For those who don’t use their tools often and maybe cut glass only a few times a year, you want to make sure your tools are always ready to go when you are.
If your tools sit around collecting dust for months, it’s just as important to use oil as it is if you use them every day. The oil will help keep the mechanisms of your tool, whatever those may be based on your tool type, in top shape.
Premium glass cutting oils will have properties and components that do a great job of extending the life of your glass cutting tools.
4. Right Viscosity
One big characteristic of high-quality oils for glass cutting is that they have a perfect viscosity level.
The best glass cutting oils will have enough viscosity not to run down the tool and all over the glass, making a mess everywhere and spilling oil in places you don’t need it.
However, it will also be thin enough that it lubricates the cutting tool smoothly and allows for a smooth, seamless score along the glass surface.
Some lower quality oils for glass cutting will either be so thick that they don’t lubricate well enough, or they’ll be so thin that they make a mess.
If you want to have the most success with glass cutting, you need to find oils that have just the right balance of viscosity to lubrication.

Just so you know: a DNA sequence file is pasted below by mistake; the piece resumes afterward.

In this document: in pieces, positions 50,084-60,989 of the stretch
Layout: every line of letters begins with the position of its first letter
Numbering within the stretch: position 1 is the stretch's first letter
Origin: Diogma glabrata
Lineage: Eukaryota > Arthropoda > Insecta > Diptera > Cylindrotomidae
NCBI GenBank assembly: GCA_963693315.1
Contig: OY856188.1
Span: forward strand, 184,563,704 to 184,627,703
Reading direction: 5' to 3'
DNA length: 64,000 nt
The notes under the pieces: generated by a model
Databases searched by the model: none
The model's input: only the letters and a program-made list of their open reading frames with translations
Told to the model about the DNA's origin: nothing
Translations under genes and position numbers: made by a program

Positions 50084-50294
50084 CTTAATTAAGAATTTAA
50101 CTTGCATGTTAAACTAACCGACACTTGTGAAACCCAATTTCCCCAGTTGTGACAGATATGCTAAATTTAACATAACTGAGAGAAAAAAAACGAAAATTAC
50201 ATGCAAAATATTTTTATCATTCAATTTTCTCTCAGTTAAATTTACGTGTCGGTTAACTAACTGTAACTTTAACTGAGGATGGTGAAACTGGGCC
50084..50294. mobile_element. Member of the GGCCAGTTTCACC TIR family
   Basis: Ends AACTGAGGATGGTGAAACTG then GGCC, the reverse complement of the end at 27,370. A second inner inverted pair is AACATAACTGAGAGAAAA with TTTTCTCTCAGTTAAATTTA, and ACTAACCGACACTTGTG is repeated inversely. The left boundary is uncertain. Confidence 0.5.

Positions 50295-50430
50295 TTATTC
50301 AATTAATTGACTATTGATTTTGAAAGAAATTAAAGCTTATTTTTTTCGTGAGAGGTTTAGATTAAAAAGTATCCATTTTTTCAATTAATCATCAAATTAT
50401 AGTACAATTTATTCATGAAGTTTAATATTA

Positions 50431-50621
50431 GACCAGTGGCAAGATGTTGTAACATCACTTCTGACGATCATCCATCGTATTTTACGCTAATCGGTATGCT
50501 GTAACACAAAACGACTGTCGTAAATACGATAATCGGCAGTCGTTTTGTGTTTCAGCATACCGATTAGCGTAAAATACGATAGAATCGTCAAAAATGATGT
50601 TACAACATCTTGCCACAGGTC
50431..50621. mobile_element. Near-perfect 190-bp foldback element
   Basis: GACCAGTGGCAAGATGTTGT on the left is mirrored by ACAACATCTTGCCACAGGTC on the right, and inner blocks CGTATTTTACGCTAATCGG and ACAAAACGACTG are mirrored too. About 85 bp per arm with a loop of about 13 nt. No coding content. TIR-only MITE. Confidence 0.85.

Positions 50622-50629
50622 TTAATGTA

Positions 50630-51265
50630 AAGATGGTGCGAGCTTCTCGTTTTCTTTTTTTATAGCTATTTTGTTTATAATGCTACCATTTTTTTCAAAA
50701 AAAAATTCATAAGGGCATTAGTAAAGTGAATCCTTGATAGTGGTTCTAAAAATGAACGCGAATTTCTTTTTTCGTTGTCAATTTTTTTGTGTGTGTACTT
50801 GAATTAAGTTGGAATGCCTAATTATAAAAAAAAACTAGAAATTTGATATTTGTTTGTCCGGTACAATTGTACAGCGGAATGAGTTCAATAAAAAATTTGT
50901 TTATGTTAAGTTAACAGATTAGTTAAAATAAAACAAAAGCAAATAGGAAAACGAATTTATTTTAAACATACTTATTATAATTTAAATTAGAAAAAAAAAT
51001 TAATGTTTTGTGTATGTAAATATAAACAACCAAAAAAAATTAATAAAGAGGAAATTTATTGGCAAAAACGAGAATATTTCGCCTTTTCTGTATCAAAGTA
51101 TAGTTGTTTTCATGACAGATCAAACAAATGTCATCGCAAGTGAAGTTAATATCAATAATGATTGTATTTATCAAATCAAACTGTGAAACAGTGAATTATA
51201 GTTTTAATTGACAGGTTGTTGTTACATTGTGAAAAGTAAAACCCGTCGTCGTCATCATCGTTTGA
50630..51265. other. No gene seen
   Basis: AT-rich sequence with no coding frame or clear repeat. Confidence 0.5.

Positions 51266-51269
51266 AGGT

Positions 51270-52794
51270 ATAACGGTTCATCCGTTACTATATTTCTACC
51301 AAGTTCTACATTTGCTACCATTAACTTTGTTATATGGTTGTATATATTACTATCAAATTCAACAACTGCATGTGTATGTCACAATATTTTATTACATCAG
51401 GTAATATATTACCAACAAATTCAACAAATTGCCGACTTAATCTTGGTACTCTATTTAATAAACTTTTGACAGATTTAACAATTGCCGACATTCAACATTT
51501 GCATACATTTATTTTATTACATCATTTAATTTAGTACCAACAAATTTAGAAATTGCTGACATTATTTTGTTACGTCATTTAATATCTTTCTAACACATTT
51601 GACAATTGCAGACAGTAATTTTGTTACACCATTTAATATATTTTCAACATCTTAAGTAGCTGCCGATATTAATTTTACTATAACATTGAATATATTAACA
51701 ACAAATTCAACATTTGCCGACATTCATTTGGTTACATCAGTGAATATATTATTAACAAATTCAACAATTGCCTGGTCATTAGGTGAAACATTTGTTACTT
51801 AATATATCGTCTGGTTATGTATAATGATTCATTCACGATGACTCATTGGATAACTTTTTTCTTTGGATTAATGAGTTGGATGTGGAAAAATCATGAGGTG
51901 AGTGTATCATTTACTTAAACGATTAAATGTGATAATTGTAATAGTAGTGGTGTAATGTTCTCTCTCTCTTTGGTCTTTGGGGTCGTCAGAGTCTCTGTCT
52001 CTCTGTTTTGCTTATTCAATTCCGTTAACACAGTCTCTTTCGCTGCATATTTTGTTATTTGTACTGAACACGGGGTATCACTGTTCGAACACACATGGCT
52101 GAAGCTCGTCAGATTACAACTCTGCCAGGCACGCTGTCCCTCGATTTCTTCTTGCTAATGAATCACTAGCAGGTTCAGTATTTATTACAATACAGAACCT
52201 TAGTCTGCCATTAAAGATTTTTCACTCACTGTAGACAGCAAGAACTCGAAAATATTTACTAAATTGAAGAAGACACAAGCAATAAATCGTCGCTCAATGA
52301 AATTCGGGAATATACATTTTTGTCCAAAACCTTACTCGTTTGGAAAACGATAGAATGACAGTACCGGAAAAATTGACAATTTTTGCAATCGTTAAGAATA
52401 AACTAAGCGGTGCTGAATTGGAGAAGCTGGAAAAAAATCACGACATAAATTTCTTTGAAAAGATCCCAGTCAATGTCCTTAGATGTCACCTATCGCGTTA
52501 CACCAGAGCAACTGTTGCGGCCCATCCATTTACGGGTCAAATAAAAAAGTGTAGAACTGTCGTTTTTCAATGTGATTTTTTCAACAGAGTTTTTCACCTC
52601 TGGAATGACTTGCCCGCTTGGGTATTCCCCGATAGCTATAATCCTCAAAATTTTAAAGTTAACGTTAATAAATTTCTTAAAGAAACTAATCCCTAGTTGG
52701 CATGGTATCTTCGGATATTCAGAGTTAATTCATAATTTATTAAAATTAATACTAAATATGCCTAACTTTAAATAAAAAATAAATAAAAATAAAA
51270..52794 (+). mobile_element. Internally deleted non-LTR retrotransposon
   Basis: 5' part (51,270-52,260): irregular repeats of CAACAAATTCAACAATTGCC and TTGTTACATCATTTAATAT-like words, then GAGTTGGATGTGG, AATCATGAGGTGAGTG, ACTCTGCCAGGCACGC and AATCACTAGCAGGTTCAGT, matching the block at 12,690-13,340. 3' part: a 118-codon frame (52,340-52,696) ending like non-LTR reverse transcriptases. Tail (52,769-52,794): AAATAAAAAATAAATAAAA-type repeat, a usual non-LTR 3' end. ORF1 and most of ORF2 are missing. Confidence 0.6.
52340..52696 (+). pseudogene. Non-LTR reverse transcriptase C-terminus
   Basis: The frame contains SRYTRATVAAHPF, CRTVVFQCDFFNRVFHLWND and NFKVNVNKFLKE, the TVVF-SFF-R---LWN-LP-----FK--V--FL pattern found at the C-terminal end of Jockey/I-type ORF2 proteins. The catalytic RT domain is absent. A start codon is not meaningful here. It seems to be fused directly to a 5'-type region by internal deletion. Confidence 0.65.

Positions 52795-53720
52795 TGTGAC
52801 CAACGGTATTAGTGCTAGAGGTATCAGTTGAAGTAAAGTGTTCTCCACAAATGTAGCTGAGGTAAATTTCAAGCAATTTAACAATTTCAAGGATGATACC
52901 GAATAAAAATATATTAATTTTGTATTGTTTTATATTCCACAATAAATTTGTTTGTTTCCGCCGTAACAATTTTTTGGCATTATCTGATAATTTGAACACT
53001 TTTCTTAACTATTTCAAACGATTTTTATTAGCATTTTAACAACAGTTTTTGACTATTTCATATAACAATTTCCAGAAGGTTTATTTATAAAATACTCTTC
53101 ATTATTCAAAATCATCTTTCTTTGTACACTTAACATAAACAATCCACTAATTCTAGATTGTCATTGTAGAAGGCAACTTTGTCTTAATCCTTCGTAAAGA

5. Works With Multiple Glass Types
Just as you would want an oil that can work well with multiple glass cutting tools, you also want one that can work well with different glass types.
From window panes to mirrors to wine bottles to stained glass, you want a glass cutting oil that works well for all the types of glass that you may want to work with for your projects.
Most glass cutting oils are designed to work with multiple glass types, but it’s always best to double check the product listing and ensure it will work for a variety of glass types.
The 7 Best Oils For Glass Cutting
|1.||IMPRESA Glass Cutting Oil||Compatible with all types of glass|
|2.||Godora Glass Cutting Oil||Works on tile, non-toxic, odorless|
|3.||UniKitchen Premium Glass Cutting Oil||Precision application, prevents rust on tools|
|4.||CRL Professional Glass Cutter Oil||Works on multiple glass types, easy to use|
|5.||Novacan Cutter Oil||Ideal for stained glass, non-toxic|
|6.||GAI Toyo Cutting Oil for Glass Cutters Tool||Regular and stained glass|
|7.||HemBorta Glass Cutting Oil||Versatile, effective, extends cutting tool life|
1. IMPRESA Glass Cutting Oil
IMPRESA Glass Cutting Oil is one of the most popular products on the market. This company makes a fantastic glass cutting oil that works great for multiple applications.
The IMPRESA oil for cutting glass not only works well on all types of glass cutting tools, but also for all types of glass you may need to cut.
It also has a precision application top on the bottle to help you use only what you need. Use the special top to apply 2-3 drops on your cutting tool before cutting.
Since glass cutting oil is another expense in glass cutting, you want to make sure you get your money’s worth. With the IMPRESA precision application top, you’ll be sure to only use what you need and not waste any excess drops.
2. Godora Glass Cutting Oil
Another popular brand for glass cutting oil is Godora. The Godora Glass Cutting Oil is another product that works great for all glass types and all cutting tools. It even works on tiles!